Legends-in-their-own-minds educators still are ultimately accountable to the people who pay their salaries: YOU.
Look at that picture (below) of Tennessee teacher Matthew Hawn. Brooding. Pensive. Foreboding. BASK in that visage of grave concern and perceived responsibility.
All he did, after all, was teach about white privilege … and then he got fired.
[Hawn] was driving to work listening to NPR at the beginning of last school year when he heard a report on what was unfolding in Kenosha, Wis.
A white police officer had shot and injured Jacob Blake, an unarmed Black man, during a call about a domestic disturbance. Two days later, as protests engulfed the small city over Blake’s shooting, Kyle Rittenhouse, a white teenager, shot and killed two people before walking by police. He was unharmed.
Hawn knew what he’d be talking about in his Contemporary Issues class that day.
You can just FEEL that brilliant eureka-ism, can’t you? The noted and trusted news source NPR laid it all out for Hawn. The Sullivan Central High School social studies teacher also had heard about author Ta-Nehisi Coates’ book “Between the World and Me” while watching another totally objective and reliable “news” source, Trevor Noah’s “The Daily Show.”
Coates’ thesis claims “there is no evidence to suggest that America will ever rid itself of white supremacy.”
Hawn eventually got into hot water with school and district officials for his one-sided lessons on race and privilege. He had stated during a lesson comparing Blake and Rittenhouse that white privilege is a fact. He assigned another Coates’ essay “The First White President,” about white supremacy and the “rise” of President Trump.
After George Floyd’s murder, Hawn had students delve into the “provocative” poem “White Privilege.” There also was Jane Elliot’s classic blue eye/brown eye “implicit bias” lesson.
“After each lesson,” the Education Week article reads, “parents complained to administrators, who in turn admonished Hawn.”
A district official warned Hawn: “Your job is not to teach one perspective. Your job is also not to ensure students simply adopt your own personal perspective. Your job—in teaching current events—is to ensure students learn to seek out and consider varying and credible perspectives.”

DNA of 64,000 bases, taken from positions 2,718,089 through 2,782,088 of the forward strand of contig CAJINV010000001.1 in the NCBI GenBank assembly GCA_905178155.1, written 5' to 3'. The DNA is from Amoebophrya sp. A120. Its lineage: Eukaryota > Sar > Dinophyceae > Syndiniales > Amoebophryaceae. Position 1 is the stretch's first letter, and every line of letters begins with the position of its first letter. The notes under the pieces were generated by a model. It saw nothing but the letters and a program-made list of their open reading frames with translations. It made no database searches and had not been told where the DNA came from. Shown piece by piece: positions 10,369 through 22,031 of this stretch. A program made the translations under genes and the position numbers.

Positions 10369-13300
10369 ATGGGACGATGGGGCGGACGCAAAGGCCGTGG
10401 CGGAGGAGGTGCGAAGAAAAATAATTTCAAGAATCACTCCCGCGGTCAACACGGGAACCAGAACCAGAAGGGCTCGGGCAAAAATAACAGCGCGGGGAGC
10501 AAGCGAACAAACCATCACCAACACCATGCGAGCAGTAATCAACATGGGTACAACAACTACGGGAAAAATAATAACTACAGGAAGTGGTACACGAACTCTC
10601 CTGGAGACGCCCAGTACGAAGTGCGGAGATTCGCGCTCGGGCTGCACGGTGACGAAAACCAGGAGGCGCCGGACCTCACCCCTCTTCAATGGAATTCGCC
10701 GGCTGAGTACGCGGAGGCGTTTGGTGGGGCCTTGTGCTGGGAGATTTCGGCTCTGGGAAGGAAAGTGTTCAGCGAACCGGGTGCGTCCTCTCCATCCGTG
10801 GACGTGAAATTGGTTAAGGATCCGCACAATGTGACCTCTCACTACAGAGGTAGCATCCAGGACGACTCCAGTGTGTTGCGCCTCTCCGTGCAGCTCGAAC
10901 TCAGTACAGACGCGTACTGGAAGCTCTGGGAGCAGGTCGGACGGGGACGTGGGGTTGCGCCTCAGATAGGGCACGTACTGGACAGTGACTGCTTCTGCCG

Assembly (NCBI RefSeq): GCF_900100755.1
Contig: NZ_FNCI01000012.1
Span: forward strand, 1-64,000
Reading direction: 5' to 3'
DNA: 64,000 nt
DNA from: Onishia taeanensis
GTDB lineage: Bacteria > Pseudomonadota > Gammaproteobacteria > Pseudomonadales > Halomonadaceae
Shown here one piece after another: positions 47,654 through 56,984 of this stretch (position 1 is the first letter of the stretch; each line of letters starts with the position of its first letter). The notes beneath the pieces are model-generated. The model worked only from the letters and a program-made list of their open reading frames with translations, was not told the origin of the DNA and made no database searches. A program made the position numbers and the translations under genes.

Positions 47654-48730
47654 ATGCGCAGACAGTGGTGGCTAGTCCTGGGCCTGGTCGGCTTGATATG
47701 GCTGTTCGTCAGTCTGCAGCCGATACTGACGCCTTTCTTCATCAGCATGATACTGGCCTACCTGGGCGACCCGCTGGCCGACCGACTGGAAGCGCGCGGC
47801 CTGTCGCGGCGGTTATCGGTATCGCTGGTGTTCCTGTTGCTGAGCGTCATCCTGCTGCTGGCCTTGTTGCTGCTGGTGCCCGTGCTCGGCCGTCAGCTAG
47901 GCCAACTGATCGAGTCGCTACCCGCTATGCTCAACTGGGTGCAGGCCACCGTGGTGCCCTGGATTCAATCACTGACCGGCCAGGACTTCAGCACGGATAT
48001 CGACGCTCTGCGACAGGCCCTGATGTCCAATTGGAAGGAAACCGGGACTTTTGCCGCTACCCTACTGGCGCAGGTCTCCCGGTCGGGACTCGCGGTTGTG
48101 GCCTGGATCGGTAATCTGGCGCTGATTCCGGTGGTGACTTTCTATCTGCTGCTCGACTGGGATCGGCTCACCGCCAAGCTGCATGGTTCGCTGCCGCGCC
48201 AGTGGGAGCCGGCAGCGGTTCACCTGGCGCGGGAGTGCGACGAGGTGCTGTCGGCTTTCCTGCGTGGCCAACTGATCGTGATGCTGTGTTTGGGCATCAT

Yes, it is. However, Hawn claims he “provided a range of materials with ‘varying perspectives,’” and that “his political views do not affect” how he teaches. He must have forgotten about his statement that white privilege is a fact, something which was highlighted in his dismissal.
Ed Week provides no examples of Hawn’s lessons’ “varying perspectives” other than some testimony from a student:
When he showed the white privilege video in class, Hawn asked students to research “Black privilege,” said Taylor Wilson, a recent graduate who took his class last year.
“Obviously, nobody can find anything because it doesn’t exist,” she said. “But he did encourage us to research both sides so that we could see that there wasn’t another side.”
“Obviously”? “So that we could see that there wasn’t another side?” “Varying” indeed.
Consider Sullivan Director of Schools David Cox’s comments in Hawn’s dismissal letter (emphasis added):
Hawn remained more than welcome to offer and discuss appropriate materials with Contemporary Issues students which provided a more liberal perspective, assuming that would also require offering and discussing appropriate materials, which provided a more conservative perspective on the same subject matter. This crucial—and ethical—standard was lost on Hawn in early 2021 and it appears to be that it’s still lost on him now.
Indeed. Instead, we get tributes to Hawn’s self-righteousness in the name of an alleged “good,” complete with heartstring photos of him petting his dog and noting his journey to honor civil rights icon John Lewis.
Hawn would do well to heed the words of Ampipe football player Stefan Djordjevic to his coach from 1983’s All the Right Moves:
IMAGES: AJR_photo / Shutterstock.com; Education Week email screencap